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Orange is the Color of Odd: 'The Bald Soprano'

If you’ve ever taken a Spanish class and been herded through stilted “Where is the park?” “The park? Why the park is here!” paces, you’ll appreciate the deliciously odd and disconnected dialogue of Eugene Ionesco’s absurdist masterpiece The Bald Soprano. After attempting to learn English in 1948, the French-Romanian playwright’s desire to communicate with the Anglos of the world morphed into a play with language so simple, yet chewy and complex, that it seems to be a separate character with a will of its own.

After ten minutes of wondering what precisely is going on, you might suddenly remember the play’s label. Understanding the absurdist theater bit is the linchpin that allows the Alice in Wonderland dimensions to regain their clarity and the world to click back into place, so you can sink happily into the well-crafted weird. The characters begin sedately but soon work themselves to a feverish pitch where words are thrown like darts and actors hurl themselves over couches and against the orange wall of the elegantly Spartan set with an exuberance that might be tempered by nightly bruises, were these folks not solid professionals.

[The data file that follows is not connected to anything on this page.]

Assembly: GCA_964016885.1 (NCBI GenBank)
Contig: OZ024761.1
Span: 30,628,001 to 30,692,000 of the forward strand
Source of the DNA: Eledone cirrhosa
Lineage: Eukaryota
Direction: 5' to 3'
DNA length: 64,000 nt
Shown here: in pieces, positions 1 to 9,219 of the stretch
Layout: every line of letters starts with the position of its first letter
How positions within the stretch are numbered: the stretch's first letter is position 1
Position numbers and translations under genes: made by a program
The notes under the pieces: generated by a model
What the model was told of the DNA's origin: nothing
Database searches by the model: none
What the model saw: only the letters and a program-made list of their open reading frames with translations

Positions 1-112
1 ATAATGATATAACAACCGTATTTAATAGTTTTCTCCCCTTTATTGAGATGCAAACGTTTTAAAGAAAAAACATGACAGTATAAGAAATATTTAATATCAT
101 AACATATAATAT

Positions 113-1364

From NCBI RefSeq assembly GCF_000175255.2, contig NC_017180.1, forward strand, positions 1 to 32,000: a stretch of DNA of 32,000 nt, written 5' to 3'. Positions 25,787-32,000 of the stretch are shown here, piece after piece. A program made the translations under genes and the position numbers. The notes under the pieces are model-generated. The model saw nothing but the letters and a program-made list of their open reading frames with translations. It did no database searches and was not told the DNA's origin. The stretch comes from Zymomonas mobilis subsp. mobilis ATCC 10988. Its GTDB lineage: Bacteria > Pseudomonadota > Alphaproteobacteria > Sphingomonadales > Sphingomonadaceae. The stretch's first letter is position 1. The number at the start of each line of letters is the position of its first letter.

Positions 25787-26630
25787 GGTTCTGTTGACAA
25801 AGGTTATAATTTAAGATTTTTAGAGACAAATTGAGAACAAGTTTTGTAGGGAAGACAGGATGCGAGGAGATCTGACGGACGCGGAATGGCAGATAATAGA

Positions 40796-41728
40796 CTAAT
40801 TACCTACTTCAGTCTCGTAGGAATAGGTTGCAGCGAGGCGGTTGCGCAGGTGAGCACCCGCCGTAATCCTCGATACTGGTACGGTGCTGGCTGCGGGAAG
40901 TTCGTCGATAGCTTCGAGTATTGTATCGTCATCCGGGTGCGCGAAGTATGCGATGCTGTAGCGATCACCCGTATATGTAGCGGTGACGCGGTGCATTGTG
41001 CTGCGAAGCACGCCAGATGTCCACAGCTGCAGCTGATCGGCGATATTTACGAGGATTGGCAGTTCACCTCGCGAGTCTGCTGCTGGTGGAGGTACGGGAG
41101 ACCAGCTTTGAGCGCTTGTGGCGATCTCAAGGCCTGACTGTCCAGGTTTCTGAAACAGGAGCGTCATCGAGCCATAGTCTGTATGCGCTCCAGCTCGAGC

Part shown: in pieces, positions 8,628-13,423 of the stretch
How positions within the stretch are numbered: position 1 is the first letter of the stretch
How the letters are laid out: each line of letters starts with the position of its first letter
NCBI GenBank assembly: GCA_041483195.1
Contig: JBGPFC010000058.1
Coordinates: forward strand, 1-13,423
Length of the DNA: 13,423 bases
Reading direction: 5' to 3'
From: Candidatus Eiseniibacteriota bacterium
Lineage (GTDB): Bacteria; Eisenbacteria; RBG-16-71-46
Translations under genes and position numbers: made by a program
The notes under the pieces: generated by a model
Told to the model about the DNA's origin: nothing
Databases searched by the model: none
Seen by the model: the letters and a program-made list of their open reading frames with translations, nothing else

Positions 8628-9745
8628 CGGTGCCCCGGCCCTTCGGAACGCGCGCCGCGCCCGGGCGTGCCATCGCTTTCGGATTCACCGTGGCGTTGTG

For a delightfully strange evening and a push on the opaque boundaries of your world, hit Cutting Ball’s renovation of this classic.

Plays through December 12 at the Cutting Ball Theater at Exit on Taylor. 277 Taylor Street. For tickets ($15-30) and more information, visit cuttingball.com or call 800-838-3006.